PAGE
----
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Translating Tagalog

How one Brighton resident created her own translation service to help bridge a cultural gap

For Brighton resident Donna Ignacio Mapps, transitioning to life in North America from the Philippines came with many challenges – a new language, new culture and meeting new people. Mapps had left behind her native Philippines for, as she puts it, greener pastures. A strong emphasis on hard work and education was placed on Mapps while growing up. Despite this, life in the Philippines was often difficult – not enough food to eat, outdated roads and houses, and deadly typhoons. For these reasons, Mapps moved first to Canada and then to Colorado, where she embarked on a new journey that would lead her to better understand Western culture while still celebrating the one she grew up with.

In an effort to bridge those two worlds, Mapps created Learn Filipino, a website that provides human Filipino translation services, travel advice, a line of products that depict Filipino culture, and a look at the many lifestyle insights that help define Filipino culture – things like comic strips or the country’s enthusiasm for the Ms. Universe pageant.

“I first learned the English language from school and spoke it with fellow Filipinos, but it is a different story when you do it on a day-to-day basis and with native speakers,” says Mapps of her language learning experience, part of the inspiration for starting Learn Filipino.

Mapps mentions that the challenge of learning a new language is compounded when speaking to people who don’t have a shared cultural background. She felt like she didn’t have much to talk about with strangers, and that strangers knew little about her Filipino experiences. For her, creating a website was a way to write in her new language while sharing information about Filipino culture with those who might be unfamiliar with it.

“Conversation is usually contained to life here, which I am still learning and discovering,” she says. “I had the thought of creating a community where I could freely share my thoughts about my own culture and language.”

Mapps created Learn Filipino by teaching herself a new set of skills like web development through resources at the library. While her daughter was attending early literacy programs or keeping herself busy exploring children’s books, Mapps would watch Lynda.com tutorials. Anythink Brighton became “like a second home to me,” she says.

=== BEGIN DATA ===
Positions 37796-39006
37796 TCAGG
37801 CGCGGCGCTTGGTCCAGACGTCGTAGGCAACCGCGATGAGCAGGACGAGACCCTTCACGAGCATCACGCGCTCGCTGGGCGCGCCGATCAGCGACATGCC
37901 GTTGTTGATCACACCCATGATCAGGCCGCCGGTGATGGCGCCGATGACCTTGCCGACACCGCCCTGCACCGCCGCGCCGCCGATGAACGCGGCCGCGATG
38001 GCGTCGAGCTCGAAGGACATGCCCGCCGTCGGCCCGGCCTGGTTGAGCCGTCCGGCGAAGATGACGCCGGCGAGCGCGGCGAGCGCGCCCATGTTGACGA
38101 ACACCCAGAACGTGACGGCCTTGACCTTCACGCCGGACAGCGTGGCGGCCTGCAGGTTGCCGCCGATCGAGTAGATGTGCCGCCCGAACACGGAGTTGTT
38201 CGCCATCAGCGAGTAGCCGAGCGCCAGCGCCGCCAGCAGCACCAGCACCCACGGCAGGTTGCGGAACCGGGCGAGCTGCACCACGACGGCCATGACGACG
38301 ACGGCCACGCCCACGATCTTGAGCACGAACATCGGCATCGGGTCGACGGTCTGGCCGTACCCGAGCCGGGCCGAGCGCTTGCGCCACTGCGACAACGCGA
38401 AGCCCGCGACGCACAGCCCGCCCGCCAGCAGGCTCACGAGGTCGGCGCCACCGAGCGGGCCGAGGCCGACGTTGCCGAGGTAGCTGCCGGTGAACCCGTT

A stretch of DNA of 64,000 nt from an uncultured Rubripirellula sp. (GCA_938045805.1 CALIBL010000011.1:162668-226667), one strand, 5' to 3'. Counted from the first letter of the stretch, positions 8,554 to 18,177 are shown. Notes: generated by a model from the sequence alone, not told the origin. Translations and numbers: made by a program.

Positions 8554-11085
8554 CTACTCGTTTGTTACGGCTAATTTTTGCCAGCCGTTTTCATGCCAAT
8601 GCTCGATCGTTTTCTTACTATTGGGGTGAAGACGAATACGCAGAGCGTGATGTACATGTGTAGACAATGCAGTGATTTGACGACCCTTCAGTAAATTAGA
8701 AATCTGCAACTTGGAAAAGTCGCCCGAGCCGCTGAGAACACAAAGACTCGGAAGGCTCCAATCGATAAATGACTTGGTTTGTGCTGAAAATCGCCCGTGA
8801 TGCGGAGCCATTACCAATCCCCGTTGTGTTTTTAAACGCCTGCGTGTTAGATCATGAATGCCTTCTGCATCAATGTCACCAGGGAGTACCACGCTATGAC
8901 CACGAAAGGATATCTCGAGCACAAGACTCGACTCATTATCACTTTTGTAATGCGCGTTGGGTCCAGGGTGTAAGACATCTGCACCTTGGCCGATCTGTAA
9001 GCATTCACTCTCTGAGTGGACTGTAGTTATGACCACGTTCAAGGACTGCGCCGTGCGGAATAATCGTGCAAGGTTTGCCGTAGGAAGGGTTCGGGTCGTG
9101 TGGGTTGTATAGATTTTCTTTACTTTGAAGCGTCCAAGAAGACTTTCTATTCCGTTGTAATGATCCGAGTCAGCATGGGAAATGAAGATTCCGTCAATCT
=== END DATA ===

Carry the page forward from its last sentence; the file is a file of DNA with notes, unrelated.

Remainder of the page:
And so far the results are good: her website statistics show that a considerable amount of users on learnfilipino.org are returning visitors who spend hours on the site. After the website’s official launch in 2015, Mapps has updated it to include a translation dictionary with more than 20,000 audio materials and is seeing her ranks climb in Google searches. Those using her free human translation services include lawyers, employers, travelers and people who have Filipino family members or are just curious about the Filipino language –  an indication of success in her desire to create a shared online community.

“This niche is useful for people,” says Mapps. “I will always remember my country and the people I have lived with. They are part of my dreams, and it is why there is Learn Filipino.” 

The Philippines at a glance

  • The Philippines is an archipelago in Southeast Asia made up of more than 7,500 islands.
  • Languages spoken: Tagalog and English are the official languages, with eight major dialects.
  • Population: 100,981,437
  • Capital: Manila
  • Popular Filipino foods: Adobo (chicken or pork stewed with vinegar and soy sauce, and served with rice); kinilaw (fish with vinegar, similar to ceviche); balut (fertilized duck eggs); and lumpia (deep-fried spring rolls).

Dive deeper

Use your Anythink card to explore Filipino culture.

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